Shocking Discovery: This 'Sea Monster' Was Found In Mexico
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Mexico’s Laguna Ojo de Liebre is a site of extraordinary ecological and biological interest. The picturesque spot is host to a vast array of astonishing and diverse aquatic life. People in the local area regularly find themselves stunned by the stunning creatures in this bay, but in December 2013 something washed up on the beach that seemed to top even the most impressive oceanic specimens.

This highly unusual specimen was recovered and relocated to a laboratory where scientists charged with investigating and identifying the creature were absolutely stumped. The creature did not appear to be part of any known species of marine animal. Naturally, marine biologists believe that there are thousands of species not yet known to humankind residing in the deepest levels of the Earth’s oceans. However, if they are found to be close to the surface then this would be a cause for a great deal of alarm as it would suggest that enormous changes were taking place in the deep sea that might have significant ramifications for the health of the entire planet. As scientists and environmentalists worried about the potential implications posed by the discovery of this specimen, the public imagination was inflamed by their discovery.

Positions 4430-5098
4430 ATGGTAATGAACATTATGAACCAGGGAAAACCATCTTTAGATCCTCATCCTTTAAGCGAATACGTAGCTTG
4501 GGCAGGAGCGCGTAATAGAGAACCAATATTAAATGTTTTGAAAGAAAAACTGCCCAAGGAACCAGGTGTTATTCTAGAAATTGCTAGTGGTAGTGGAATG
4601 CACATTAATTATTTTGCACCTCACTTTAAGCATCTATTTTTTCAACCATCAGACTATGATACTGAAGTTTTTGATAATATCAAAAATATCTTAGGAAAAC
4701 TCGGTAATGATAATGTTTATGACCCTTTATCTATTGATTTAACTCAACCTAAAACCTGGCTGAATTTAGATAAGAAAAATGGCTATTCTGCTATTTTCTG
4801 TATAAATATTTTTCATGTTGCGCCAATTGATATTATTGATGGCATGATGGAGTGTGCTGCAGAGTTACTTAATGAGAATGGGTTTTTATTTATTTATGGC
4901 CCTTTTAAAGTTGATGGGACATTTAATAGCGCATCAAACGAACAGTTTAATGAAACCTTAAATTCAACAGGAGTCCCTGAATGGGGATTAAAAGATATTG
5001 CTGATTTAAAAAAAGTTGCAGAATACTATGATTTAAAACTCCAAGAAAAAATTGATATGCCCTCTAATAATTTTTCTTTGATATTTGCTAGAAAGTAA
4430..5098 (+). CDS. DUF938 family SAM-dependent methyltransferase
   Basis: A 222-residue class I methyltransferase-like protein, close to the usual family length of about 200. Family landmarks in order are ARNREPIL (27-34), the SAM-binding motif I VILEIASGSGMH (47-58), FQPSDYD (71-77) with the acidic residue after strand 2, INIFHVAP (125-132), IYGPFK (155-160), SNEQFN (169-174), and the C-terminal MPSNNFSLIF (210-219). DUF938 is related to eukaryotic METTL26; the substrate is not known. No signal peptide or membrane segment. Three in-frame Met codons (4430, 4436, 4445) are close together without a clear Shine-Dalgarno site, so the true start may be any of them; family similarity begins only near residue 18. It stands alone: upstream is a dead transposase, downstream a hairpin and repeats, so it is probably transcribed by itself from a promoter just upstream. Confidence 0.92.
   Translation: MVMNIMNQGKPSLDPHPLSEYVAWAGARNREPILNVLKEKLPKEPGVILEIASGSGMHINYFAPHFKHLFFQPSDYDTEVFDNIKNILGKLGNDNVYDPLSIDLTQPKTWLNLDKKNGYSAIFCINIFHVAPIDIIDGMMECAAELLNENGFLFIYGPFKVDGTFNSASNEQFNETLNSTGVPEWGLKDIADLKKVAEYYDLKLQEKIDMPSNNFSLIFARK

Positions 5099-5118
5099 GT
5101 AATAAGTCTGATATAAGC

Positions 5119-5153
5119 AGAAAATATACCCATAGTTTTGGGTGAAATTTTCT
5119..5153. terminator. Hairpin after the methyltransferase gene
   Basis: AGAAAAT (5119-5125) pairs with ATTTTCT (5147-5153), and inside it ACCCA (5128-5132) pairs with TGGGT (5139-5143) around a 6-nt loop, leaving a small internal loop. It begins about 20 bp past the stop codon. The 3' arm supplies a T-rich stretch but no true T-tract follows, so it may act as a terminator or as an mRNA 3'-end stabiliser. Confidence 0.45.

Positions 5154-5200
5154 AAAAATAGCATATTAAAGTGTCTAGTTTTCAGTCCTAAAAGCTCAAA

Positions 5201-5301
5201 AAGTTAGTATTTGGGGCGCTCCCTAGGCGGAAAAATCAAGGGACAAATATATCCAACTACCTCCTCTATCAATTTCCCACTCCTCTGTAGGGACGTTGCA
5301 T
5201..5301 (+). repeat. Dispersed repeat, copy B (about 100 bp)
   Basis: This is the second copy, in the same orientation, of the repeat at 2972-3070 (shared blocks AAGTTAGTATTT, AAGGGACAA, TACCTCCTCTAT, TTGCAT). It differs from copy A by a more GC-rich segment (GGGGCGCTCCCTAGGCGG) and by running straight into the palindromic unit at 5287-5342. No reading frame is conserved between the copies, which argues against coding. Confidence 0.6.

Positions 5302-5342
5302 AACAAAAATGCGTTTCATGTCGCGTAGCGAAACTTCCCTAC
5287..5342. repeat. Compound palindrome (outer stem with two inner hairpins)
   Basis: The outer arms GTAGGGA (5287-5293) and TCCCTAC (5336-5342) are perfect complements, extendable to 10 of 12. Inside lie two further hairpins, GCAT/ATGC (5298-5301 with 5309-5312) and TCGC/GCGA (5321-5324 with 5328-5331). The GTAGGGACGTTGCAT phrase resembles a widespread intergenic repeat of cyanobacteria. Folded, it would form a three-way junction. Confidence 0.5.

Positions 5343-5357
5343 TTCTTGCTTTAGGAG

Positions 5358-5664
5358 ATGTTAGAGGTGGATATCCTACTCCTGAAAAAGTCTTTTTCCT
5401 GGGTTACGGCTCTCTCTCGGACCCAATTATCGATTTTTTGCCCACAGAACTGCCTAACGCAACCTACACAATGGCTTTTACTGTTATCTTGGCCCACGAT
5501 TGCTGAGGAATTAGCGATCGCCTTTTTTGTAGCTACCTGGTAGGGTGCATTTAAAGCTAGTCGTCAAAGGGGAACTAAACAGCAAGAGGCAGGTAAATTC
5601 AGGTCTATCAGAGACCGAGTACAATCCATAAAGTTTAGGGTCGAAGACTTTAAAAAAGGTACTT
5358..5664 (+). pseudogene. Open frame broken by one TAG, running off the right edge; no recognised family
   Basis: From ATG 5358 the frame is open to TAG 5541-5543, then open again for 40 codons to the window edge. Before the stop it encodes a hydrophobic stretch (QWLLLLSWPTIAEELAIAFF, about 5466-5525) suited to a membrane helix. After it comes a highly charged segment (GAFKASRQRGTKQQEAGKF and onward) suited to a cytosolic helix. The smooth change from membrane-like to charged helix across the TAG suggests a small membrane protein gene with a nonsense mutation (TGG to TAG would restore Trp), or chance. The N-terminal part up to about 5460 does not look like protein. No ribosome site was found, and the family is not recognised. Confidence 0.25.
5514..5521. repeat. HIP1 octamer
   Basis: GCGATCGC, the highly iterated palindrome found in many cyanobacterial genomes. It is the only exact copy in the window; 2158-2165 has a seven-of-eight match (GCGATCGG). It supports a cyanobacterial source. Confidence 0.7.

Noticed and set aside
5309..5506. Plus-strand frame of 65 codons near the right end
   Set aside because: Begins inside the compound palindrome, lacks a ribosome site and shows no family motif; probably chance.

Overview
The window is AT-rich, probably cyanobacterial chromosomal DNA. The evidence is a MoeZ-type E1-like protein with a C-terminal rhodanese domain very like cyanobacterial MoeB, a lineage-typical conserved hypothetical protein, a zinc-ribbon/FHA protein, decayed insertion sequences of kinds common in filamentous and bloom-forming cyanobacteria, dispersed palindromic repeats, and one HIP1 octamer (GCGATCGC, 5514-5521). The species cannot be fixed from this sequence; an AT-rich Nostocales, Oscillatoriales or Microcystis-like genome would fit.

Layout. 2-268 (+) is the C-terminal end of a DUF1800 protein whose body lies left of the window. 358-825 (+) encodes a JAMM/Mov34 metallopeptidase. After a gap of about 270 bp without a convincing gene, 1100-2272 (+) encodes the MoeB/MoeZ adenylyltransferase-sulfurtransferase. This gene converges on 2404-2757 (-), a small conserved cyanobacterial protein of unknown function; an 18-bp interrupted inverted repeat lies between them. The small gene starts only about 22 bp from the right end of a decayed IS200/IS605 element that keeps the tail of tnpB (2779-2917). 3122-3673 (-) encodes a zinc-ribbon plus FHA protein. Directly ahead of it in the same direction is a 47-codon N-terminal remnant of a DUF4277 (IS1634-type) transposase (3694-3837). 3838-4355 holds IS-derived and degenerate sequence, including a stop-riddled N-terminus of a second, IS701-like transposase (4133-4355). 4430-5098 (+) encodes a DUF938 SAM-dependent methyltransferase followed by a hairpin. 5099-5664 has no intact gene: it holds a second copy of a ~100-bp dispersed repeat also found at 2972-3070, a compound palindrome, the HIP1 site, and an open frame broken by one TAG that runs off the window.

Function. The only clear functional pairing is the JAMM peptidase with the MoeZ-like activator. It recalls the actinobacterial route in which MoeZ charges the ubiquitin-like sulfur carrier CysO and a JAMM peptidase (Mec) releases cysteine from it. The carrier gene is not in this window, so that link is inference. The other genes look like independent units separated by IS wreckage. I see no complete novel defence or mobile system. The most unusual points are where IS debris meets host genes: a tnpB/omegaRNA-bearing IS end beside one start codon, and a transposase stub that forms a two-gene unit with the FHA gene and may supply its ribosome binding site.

The creature seemed to bear a striking resemblance to the sea monsters of local mythological. However, the answer turned out to be much more mundane and much sadder than the sea monster theory. Eventually, the researchers at Laguna Ojo Liebre realized that the specimen was actually not one creature but two.

The animal was identified as being conjoined gray whale twins. The researchers assumed that the creature had died at sea after being abandoned because of its disability. This theory was challenged by American Cetacean Society researcher Alisa Schulman-Janiger who also examined the body. She said that the bodies of the twins were seriously underdeveloped, which suggested that they were probably stillborn. She also said that the width of the twins would have been likely to have caused the death of the mother. Conjoined twin sea creatures have been identified before this event, but they are still considered something of a rarity. It is believed that this is the only time that gray whale conjoined twins have ever been recovered by scientists.